Seen from a certain perspective, Jack was the father Danny never had, and hence it’d have been nice if he could stay and look after the boy until he realized it was time for him to let go. But herein lay the problem: Jack wasn’t ready to let go after all. After a certain age, every parent needs to let go of their child for them to go out in the world and face the tides themselves, but there are some who can’t let go, and mostly it’s out of their own insecurities. This was the case for Jack; he couldn’t let Danny be cured lest Jack be wiped from Danny’s psyche. The sole reason Jack had come into existence was to ensure Danny never felt stranded and abandoned, but he overstayed his welcome and started taking over when he actually had to step back. Yitzhak, the Israeli muscleman who shared the room with Jack and the other personas inside Danny’s mind, understood their purpose had come to an end and wanted to let go. However, Jack removed the voice of opposition by killing Yitzhak and seizing control of Danny’s body because, by now, he’d started enjoying his existence.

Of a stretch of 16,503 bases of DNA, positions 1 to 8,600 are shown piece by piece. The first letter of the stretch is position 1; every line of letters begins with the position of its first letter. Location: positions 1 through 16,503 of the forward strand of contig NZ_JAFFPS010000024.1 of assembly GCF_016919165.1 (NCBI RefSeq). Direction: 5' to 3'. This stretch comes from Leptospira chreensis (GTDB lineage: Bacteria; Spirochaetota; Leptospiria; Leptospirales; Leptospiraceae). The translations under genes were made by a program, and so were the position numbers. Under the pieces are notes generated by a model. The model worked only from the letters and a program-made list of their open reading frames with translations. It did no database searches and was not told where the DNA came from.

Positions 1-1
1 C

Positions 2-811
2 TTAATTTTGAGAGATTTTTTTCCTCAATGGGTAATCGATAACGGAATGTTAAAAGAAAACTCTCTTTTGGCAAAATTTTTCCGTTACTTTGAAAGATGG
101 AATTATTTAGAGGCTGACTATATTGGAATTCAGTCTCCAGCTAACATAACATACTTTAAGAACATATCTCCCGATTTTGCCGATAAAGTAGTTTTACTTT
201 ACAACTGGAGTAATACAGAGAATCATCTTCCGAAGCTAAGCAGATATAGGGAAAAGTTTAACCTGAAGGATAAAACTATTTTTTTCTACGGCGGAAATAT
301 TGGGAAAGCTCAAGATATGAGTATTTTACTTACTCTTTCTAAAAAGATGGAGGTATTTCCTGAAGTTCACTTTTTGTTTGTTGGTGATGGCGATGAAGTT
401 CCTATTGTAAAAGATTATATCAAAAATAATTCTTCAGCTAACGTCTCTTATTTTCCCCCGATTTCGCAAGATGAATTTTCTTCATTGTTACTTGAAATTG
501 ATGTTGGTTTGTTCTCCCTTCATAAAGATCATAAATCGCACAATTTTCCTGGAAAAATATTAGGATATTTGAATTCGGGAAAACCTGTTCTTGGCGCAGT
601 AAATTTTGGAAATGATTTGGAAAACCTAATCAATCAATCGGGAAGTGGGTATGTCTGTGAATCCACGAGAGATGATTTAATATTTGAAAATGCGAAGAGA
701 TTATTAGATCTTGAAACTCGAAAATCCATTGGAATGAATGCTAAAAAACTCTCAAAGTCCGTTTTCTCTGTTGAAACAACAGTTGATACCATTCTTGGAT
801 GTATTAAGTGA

Soon, he’d surpassed the noble purpose of being the protective father figure of a young man in need of saving and had become the dictator who’d snatched the position of power and was refusing to let go. Now why did Jack change his goals and seize control of the ‘son’ he was supposed to protect? Who knows? He was but a figment of Danny’s psyche. The human brain has billions and billions of neurons, and one tiny little electrical impulse can abruptly change an entire personality, so how could anyone say for sure why Jack acted the way he did? The only plausible explanation was that these personas knew they were only guests whose sole purpose was to help Danny and that they’d have to leave when he no longer needed them. Somehow, Jack got greedy for this newfound freedom of being a person and inhabited Danny’s mind. We can argue that Jack was the domineering, dictatorial, and dogmatic side of Danny’s psyche that had certainly gained a lot of power. After all, the personas were just different shades of human emotions that had formed their own personalities inside Danny’s mind.